In The Steps of Issachar
As Christians we find that instructions and truths given in the New Testament always parallel and restate what was given in the Old. One example of this are the gifts of the Spirit and the roles in the church to the gifts and roles of the tribes of Israel. Each tribe served a role and was given a special blessing or gift. God designed his people, both his chosen people and the body of Christ, to work together as a team.
One vibrant example of this is shown by the tribe of Issachar. The blessing of Jacob on Issachar is as follows:
“Issachar is a sturdy donkey, resting between two saddlepacks.
When he sees how good the countryside and how pleasant the land, he will bend his shoulder to the load and submit himself to hard labor. ~ Genesis 49: 14-15 NLT
That sounds a little odd, until you look at the role the tribe played in the fortunes of the nation of Israel.
When the nation of Israel under the rule of King Saul, by that time apostate, was in the midst of turmoil and dissension, David gathered members of the tribes of Israel to his army. There were representatives from all of the tribes in David’s army, but Issachar was unique in that 200 of the tribes leaderscame, those of the other tribes were, for the most part, the foot soldiers.
“From the tribe of Issachar, there were 200 leaders of the tribe with their relatives. All these men understood the signs of the times and knew the best course for Israel to take.” ~ 1 Chronicles 12:32
They saw what needed to be done and they themselves rose up to do it.
This throws new light on their blessing:
“Issachar is a sturdy donkey (capable, up to the task), resting between two saddlepacks (stable and balanced.) When he sees how good the countryside and how pleasant the land (he takes ownership of and commits himself to the land), he will bend his shoulder to the load and submit himself to hard labor (he will do what needs to be done.)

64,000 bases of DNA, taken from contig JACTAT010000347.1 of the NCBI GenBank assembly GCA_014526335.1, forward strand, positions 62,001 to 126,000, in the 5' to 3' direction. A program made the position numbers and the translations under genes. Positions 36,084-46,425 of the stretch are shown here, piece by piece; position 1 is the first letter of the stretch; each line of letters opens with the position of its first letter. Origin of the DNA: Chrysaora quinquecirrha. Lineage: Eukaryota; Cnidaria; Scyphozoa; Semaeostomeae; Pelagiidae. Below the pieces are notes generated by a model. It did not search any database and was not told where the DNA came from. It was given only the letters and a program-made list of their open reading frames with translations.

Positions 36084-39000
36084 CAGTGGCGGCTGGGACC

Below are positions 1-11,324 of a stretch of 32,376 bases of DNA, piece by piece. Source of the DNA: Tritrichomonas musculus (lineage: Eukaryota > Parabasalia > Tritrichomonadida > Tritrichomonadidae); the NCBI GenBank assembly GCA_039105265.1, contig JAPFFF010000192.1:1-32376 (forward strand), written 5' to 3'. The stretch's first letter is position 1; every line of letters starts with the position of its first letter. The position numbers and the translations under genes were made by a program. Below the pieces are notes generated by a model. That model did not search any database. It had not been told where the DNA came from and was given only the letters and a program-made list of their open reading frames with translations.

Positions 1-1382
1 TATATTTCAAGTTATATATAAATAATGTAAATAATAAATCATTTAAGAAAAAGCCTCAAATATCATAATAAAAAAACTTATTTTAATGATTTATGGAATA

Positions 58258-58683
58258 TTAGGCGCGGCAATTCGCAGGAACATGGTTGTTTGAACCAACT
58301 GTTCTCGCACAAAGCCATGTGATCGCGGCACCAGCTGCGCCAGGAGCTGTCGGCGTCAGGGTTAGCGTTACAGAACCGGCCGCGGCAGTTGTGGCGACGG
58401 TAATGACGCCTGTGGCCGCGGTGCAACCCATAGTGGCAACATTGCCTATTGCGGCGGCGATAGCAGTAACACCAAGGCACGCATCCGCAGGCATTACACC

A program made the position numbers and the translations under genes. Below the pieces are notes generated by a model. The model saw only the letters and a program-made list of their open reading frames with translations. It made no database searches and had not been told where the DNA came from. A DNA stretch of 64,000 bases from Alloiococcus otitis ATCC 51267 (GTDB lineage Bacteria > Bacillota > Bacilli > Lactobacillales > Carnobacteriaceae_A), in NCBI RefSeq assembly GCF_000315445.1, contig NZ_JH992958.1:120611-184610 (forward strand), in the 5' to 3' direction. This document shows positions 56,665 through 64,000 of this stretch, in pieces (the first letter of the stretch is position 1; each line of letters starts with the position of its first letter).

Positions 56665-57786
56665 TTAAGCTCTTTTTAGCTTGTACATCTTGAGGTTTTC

We see this same commitment in Judges 5 after Deborah and Barak won victory over Sisera and the Caananites:
“The princes of Issachar were with Deborah and Barak. They followed Barak, rushing into the valley.” ~ Judges 5:15 NLT
The princes, the leaders of the tribe, rose up and took action. They didn’t delegate. Unlike the tribe of Reuben (vs 16,) they didn’t sit around talking about it. They didn’t say, “It’s not my problem.” They did what needed to be done.
According to rabbinic literature, this tribe was known for its scholarship and judgment. In the language of the spiritual gifts, the tribe had a generational blessing of wisdom, knowledge, and discernment. As one of my pastors, Quanidos McGowen, says,
“Knowledge is information. Wisdom is direction.”
But both are worthless if action isn’t taken.
This march is about following in the steps of Issachar, about leaders who recognize the signs . . . who heed the warning and who are willing to rise up, to shoulder the load, and to do what needs to be done.